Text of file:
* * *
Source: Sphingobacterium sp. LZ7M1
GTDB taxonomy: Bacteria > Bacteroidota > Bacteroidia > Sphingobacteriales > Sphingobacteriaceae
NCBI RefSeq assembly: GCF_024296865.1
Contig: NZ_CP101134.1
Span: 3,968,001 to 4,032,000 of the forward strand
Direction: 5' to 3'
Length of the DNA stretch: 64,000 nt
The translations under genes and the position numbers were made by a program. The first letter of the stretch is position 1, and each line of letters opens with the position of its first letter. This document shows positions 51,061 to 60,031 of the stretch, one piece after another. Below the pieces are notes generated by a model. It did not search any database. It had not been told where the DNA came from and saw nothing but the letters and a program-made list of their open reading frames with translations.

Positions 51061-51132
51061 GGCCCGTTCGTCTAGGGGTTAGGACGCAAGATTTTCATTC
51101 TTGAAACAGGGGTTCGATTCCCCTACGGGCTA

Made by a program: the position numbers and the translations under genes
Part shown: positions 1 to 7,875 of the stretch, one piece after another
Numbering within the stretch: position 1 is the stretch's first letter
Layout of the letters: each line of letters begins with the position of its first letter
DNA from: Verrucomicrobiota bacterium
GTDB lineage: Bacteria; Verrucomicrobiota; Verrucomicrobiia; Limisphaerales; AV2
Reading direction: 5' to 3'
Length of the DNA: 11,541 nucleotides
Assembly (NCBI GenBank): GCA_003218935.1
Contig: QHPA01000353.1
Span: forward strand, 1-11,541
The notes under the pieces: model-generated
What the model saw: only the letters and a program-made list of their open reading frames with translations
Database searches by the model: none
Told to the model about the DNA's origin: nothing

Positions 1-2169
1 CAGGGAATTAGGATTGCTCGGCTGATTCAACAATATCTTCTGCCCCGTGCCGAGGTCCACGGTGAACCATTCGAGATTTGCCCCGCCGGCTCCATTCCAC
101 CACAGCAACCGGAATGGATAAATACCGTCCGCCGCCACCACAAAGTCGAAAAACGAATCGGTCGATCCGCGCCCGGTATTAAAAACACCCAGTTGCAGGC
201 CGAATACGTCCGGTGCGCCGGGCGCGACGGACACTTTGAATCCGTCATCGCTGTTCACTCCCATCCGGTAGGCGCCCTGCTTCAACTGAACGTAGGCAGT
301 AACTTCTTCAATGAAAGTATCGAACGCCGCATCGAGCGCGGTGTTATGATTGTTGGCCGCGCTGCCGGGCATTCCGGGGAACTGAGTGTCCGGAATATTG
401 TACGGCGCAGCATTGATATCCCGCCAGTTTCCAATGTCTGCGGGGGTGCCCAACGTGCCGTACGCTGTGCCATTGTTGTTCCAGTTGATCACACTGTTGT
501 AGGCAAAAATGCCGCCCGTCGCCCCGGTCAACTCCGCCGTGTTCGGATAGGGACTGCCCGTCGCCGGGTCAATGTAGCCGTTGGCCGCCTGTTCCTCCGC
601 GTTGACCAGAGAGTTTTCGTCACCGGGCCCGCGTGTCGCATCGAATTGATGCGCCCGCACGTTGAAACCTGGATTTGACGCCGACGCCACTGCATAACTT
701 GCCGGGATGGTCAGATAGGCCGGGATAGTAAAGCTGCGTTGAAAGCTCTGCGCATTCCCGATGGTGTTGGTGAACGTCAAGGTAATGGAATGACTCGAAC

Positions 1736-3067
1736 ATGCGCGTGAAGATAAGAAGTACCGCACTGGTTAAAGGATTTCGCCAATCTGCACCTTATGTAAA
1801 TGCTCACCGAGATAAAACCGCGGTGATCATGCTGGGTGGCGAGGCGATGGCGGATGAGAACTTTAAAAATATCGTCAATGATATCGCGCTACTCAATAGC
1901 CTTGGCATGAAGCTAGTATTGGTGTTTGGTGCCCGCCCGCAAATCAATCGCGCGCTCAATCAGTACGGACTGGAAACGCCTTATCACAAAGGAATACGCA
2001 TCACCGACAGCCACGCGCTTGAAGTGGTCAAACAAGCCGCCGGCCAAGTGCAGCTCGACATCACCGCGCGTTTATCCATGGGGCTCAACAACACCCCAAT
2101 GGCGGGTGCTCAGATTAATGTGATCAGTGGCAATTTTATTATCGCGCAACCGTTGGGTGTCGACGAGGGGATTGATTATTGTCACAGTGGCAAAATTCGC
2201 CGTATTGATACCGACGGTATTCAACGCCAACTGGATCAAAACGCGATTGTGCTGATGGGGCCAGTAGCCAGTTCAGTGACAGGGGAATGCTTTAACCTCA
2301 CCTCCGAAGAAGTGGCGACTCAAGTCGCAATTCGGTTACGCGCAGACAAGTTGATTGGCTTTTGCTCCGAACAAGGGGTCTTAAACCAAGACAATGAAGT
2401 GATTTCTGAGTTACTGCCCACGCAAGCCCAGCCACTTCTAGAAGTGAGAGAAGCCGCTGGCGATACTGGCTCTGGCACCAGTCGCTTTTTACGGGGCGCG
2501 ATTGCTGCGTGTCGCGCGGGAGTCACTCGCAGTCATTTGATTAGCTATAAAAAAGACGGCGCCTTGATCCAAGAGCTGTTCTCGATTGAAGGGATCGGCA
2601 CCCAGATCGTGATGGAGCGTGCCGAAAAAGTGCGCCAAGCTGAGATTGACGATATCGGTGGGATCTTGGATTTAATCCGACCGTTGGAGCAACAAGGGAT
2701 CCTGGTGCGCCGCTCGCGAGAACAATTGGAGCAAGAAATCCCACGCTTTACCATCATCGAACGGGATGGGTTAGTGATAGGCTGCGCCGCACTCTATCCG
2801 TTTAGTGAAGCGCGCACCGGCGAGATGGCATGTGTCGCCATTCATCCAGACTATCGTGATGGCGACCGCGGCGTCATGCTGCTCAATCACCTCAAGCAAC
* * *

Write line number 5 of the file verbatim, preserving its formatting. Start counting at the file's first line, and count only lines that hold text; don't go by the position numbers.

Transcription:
Span: 3,968,001 to 4,032,000 of the forward strand